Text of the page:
Moreover, generally, typical collapsible support stands are a functional component of a safety barrier or a sign—rather than being integrally compactable in combination with both a safety barrier and also a display sign. That is, various portable devices are constructed as either a combination of a safety barrier and collapsible support stand or—alternatively—a combination of a display sign and collapsible support stand—but not the combination of all three of these structures.
Prior art collapsible stand devices lack structures adapted to enhance stability when used on certain sloped or irregularly contoured ground or road surfaces and the barrier/sign and support stand structural configuration that fosters compactibility. Moreover, prior art structures use specialized parts that create repair and replacement problems.
Prior art patents which disclose attempts to solve the above problems are set forth as follows:
U.S. Pat. No. 5,318,258 to Lang, entitled “Portable Highway Sign Stand,” is directed to a portable collapsible highway sign stand for standard rollup and rigid warning, regulatory and informational signs. This device has an elongated vertical rigid sign-supporting mast which is supported by a multi-legged base. The legs are pivotally supported for movement from a first folded position parallel to the mast to a second position in which the legs are splayed outwardly and secured in place by a single central retainer pin. A sign mounting jaw including a first fixed outer jaw and a slidable inner jaw member is secured to the top of the mast. A mast tilt adjuster is incorporated to adapt use of the sign stand to non-level terrain.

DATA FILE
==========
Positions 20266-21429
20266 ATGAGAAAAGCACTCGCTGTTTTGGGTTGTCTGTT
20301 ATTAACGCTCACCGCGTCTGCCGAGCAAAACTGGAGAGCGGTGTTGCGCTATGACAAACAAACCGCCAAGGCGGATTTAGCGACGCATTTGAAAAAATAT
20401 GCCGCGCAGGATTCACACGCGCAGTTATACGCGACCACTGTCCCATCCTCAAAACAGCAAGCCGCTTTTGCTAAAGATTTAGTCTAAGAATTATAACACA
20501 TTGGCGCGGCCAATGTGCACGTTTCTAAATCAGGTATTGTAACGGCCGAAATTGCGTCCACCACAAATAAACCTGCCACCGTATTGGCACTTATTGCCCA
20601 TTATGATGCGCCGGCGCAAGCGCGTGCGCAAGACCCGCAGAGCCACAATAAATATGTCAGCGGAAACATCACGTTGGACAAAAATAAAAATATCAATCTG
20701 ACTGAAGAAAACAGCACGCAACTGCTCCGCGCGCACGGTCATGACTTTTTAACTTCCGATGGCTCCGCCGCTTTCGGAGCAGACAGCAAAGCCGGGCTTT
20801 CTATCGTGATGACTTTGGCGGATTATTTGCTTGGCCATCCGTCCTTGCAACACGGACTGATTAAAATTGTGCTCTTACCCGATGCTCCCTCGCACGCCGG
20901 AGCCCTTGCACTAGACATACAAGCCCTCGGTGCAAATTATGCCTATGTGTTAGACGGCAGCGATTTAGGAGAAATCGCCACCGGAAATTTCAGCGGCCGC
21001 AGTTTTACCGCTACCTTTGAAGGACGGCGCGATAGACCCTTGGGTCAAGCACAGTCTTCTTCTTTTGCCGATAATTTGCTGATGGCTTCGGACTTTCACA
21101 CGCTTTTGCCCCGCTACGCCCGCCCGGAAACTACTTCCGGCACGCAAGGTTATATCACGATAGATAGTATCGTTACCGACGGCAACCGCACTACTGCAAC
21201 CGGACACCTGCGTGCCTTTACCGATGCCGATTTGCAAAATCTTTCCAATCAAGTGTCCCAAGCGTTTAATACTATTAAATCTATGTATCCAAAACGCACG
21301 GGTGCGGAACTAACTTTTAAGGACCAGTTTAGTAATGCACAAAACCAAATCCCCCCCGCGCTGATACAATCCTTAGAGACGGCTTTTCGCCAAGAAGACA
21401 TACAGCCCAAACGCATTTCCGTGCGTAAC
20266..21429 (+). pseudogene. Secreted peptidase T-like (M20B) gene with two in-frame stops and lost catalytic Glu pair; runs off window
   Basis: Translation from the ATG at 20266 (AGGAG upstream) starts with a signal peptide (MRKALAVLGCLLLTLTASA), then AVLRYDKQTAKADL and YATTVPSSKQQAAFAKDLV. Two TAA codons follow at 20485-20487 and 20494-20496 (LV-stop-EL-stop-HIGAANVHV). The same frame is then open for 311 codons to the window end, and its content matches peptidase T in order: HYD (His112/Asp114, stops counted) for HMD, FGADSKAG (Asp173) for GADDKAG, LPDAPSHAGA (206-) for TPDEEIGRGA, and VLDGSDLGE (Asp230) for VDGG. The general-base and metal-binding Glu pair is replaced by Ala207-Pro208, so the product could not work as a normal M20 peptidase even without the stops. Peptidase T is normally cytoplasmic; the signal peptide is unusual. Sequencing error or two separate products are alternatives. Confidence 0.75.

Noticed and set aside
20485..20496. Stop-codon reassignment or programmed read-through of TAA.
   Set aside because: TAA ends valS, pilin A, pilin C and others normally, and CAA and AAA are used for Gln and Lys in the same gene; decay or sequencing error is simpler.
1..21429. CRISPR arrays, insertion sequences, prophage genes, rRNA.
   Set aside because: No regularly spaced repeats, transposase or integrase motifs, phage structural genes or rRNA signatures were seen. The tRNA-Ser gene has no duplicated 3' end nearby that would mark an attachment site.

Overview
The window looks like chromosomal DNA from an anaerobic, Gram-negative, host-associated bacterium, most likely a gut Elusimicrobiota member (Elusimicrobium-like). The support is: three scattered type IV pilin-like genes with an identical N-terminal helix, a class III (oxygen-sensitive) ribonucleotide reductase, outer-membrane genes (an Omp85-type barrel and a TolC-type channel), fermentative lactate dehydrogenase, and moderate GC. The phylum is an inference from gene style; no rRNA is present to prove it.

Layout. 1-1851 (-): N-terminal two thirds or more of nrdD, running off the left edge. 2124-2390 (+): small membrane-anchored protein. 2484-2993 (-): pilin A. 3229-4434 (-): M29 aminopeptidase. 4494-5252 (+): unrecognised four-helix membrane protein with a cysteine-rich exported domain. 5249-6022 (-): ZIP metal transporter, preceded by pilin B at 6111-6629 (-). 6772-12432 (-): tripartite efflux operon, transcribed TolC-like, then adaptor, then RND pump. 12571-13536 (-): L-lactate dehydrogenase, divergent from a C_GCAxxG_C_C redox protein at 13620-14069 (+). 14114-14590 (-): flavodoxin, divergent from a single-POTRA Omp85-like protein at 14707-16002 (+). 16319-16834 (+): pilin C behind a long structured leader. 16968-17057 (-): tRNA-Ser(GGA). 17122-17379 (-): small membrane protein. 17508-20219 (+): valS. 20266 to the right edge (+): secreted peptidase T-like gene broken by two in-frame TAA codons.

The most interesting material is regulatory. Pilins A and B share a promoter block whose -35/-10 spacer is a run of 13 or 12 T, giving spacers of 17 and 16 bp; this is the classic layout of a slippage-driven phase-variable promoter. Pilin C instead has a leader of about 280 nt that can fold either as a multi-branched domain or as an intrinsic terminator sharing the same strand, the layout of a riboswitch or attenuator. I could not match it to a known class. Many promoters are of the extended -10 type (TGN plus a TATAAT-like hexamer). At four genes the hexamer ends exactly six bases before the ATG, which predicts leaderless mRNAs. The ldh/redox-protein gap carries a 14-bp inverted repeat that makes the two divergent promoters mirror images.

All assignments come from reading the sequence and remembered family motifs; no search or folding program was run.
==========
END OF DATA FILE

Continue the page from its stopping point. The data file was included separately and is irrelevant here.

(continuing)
U.S. Pat. No. 4,888,894 to Brown, Jr., entitled “Stand for Safety Sign or the Like,” sets forth a sign stand for supporting highway safety signs or the like. The stand includes a plurality of folding legs which support the stand on the ground. The legs support a socket having an open upper end to receive the mounting bracket formed at one corner of a side. A latch mechanism includes a hook normally extending within the socket, and cammed to one side as the mounting bracket enters the socket. The lever extends laterally from a side of the socket, enabling withdrawal of the hook to remove the sign.
U.S. Pat. No. 6,336,623 B1 to McCarthy, entitled “Portable Safety Barrier,” sets forth an example of device with multiple upright adjacent posts spaced apart which are each pivotably mounted on a first base plate affixed along an edge of a precipice. The posts have bores through opposed sides and L-shaped brackets mounted on at least one side surface. A triangular brace has a second base plate spaced inwardly from the post. Two arms converging inwardly distal from the second base plate connect ends of the second base plate to the post. The arms pivot with respect to the second base plate. Ropes are threaded through the bores or 2×4's are mounted on the L-brackets or mesh is hung on the L-brackets to create a barrier between the spaced apart posts.